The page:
Dan Knott, the surprisingly mild-mannered ringleader of DaimlerChrysler’s chest-thumping Street and Racing Technology (SRT) Group, understands his job. It’s to create limited-edition heart pounders for those customers who agree with the SRT philosophy that you can never have too much horsepower. SRT has successfully applied a healthy whack of power and visual pizzazz to everything from the lowliest Neon (SRT4) to the full-size Ram pickup and Viper supercar (both SRT10s).
Ramping up a hot-rod SRT Dodge Charger for sale this fall was a no-brainer. “People would question our sanity if we didn’t do an SRT Charger,” said Knott as he unveiled the eighth SRT model. Yes, Dan, they would. Be-cause if there is a car that needs some special attention, it is the Charger. Actually, the first thing the Charger needs is two doors, not four, judging by the buzz at the Detroit auto show, where it was revealed in January. The second thing it needs is a more graceful, more handsome, better-proportioned styling execution than the somewhat squinty-eyed, overfendered mass contrived to fit the platform of the fresh 300C upon which it was based.
SRT to the rescue with the third-best possible fix: more horsepower and plenty of it. But straight-line acceleration is strictly old school. To SRT, performance begins with power and torque, continues with superior handling dynamics and ride quality, and ends in a hurry, with braking improvement in direct proportion to acceleration achievement.
The rear-wheel-drive Charger SRT8 ar-rives from finishing school with all of that and more. We’ve had the pleasure of sampling this 425-hp version of the regular V-8 Hemi, bored from 5.7 to 6.1 liters, in the Chrysler 300C SRT8. We loved it then, and can’t imagine any other reaction this time around. The same 300C SRT8 specs apply to the Charger SRT8: 420 lb-ft of torque peaking at 4800 rpm, a healthy 10.3:1 compression ratio, and an electronically limited 6400-rpm redline. Same gas guzzler situation, too, of course. But we’re talking super-limited volume, so move on.
The Charger SRT8’s five-speed manu-matic transmission sends power to the upgraded differential and axles through a heavy-duty prop shaft. The only notable difference in the Charg-er SRT8’s suspension versus that of the 300C SRT8’s upgraded bushings and spring rates, specially tuned dampers, and larger diameter antiroll bars, according to Knott, is its more aggressive, “Dodge-like” tuning for a sportier ride and bad-boy demeanor on the track. ABS and ESP have been tuned in that same macho spirit, and the Charger SRT8 rides a half-inch lower than the Charger R/T.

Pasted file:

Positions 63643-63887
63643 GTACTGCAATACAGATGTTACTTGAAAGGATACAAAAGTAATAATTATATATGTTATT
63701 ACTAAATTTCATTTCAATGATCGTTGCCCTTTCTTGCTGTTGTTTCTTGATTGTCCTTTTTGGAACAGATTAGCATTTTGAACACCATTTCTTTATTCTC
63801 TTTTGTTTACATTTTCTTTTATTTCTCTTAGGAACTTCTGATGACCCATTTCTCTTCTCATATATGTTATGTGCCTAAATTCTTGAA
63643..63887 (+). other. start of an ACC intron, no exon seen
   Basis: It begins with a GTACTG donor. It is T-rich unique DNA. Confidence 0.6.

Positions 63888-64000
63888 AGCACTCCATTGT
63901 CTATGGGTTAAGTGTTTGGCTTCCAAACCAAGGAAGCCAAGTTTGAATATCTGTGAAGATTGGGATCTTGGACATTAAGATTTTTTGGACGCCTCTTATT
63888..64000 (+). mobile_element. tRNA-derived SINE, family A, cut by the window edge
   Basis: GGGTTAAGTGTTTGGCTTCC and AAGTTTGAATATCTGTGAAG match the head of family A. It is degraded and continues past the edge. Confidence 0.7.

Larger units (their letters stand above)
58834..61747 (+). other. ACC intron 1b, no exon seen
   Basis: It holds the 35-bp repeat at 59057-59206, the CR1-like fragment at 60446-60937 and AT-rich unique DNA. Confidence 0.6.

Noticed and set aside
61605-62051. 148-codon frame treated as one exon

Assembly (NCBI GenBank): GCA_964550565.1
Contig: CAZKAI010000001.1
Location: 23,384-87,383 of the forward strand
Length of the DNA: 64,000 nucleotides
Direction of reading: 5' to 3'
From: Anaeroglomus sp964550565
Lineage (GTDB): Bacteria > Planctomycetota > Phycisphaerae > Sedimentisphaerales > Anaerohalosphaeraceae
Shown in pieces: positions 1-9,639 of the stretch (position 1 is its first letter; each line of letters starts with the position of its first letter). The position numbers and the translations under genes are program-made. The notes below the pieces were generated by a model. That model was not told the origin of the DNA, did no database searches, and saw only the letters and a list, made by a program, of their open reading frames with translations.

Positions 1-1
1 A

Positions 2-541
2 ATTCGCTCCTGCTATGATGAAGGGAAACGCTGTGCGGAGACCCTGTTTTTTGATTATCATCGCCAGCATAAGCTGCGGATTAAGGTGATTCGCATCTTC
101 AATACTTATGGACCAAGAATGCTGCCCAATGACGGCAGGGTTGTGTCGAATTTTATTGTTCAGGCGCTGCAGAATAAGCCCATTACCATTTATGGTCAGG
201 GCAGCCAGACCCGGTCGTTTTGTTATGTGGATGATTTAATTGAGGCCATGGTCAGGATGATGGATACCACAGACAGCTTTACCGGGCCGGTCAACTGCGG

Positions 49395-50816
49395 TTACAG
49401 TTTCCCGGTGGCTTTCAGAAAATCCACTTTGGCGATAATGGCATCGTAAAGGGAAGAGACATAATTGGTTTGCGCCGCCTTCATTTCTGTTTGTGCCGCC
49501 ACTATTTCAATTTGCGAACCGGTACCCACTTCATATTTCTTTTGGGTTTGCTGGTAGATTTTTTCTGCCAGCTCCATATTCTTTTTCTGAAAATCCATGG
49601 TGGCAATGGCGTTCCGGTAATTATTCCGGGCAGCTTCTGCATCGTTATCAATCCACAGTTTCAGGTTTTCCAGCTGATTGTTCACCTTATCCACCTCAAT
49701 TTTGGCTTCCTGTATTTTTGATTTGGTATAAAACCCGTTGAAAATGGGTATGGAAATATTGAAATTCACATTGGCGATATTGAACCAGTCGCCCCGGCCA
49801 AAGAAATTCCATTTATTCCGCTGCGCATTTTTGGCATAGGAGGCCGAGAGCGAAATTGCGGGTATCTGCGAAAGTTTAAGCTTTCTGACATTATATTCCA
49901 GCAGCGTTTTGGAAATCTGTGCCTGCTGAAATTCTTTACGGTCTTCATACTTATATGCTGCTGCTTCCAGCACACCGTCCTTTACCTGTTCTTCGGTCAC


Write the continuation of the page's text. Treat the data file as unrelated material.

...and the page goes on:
Curb weight is estimated to be identical to the 300C SRT8’s at 4160 pounds, about 130 pounds more than the Charger R/T, so it seems reasonable to expect virtually identical performance numbers, unless the Charger SRT8’s shape gives it an aerodynamic edge over the 300C SRT8’s estimated 0-to-60-mph time in the five-second range and its 165-mph estimated top speed. The Charger SRT8’s hood scoops were wind-tunnel tuned to supply cool air to the engine compartment without inflicting lift.
Almost as beautiful as the big horsepower number is the exhilarating braking performance promised by the shining red, oversized, four-pot Brembos at each wheel, which Knott says will haul the Charger SRT8 down from 60 mph to a full stop in a mere 110 feet. Ducting that’s integrated in the new front fascia for the vented discs was also wind-tunnel tested to help downforce.
A key component in the ride-and-handling equation will be the high-performance Goodyear F1 Supercar rubber-245/45YR-20 in front, and 255/45YR-20 in the rear-wrapping the Charger SRT8’s unique, wildly carved five-spoke, twenty-inch, forged-aluminum wheels. It’s a different wheel from the 300C SRT8’s, but the rubber is the same. A four-season tire will be available as an option.
As for appearances, SRT’s Charger brings some relief, with its aforementioned hood scoop, a honeycomb grille insert, a wisp of a spoiler hovering above the trunk, a deep front fascia that also includes an air dam to aid lift reduction, and those all-important dual 3.5-inch exhaust tips.
The interior will have Dodge SRT instrumentation and the sort of highly bolstered seats you’d expect in your demon Dodge.
Yes, it has four doors, and no, it’s still no beauty. But if the SRT8 version of the Charger goes the way its Chrysler 300C SRT8 twin goes-and there’s no reason it shouldn’t-it will have gone quite a distance in restoring some performance credibility to a great name that once ruled America’s streets.
Price: $39,000 (est.)
Engine: 6.1L OHV V-8, 425 hp, 420 lb-ft
0-60 mph: 5.0 sec
Top speed: 165 mph